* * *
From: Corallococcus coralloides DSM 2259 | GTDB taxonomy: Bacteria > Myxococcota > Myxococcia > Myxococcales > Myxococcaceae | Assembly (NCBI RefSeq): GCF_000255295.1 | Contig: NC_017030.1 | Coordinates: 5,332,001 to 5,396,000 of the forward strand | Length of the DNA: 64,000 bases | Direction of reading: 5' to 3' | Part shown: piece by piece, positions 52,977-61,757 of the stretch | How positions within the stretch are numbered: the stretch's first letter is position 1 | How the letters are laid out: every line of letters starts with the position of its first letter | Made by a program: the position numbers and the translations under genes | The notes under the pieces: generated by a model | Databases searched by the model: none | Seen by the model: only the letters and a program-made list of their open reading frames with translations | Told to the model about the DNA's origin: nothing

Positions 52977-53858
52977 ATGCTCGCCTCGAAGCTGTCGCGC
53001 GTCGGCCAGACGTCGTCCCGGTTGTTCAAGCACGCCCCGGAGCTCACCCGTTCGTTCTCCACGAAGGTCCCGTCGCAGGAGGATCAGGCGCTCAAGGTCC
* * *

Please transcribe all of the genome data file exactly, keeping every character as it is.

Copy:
From: Corallococcus coralloides DSM 2259 | GTDB taxonomy: Bacteria > Myxococcota > Myxococcia > Myxococcales > Myxococcaceae | Assembly (NCBI RefSeq): GCF_000255295.1 | Contig: NC_017030.1 | Coordinates: 5,332,001 to 5,396,000 of the forward strand | Length of the DNA: 64,000 bases | Direction of reading: 5' to 3' | Part shown: piece by piece, positions 52,977-61,757 of the stretch | How positions within the stretch are numbered: the stretch's first letter is position 1 | How the letters are laid out: every line of letters starts with the position of its first letter | Made by a program: the position numbers and the translations under genes | The notes under the pieces: generated by a model | Databases searched by the model: none | Seen by the model: only the letters and a program-made list of their open reading frames with translations | Told to the model about the DNA's origin: nothing

Positions 52977-53858
52977 ATGCTCGCCTCGAAGCTGTCGCGC
53001 GTCGGCCAGACGTCGTCCCGGTTGTTCAAGCACGCCCCGGAGCTCACCCGTTCGTTCTCCACGAAGGTCCCGTCGCAGGAGGATCAGGCGCTCAAGGTCC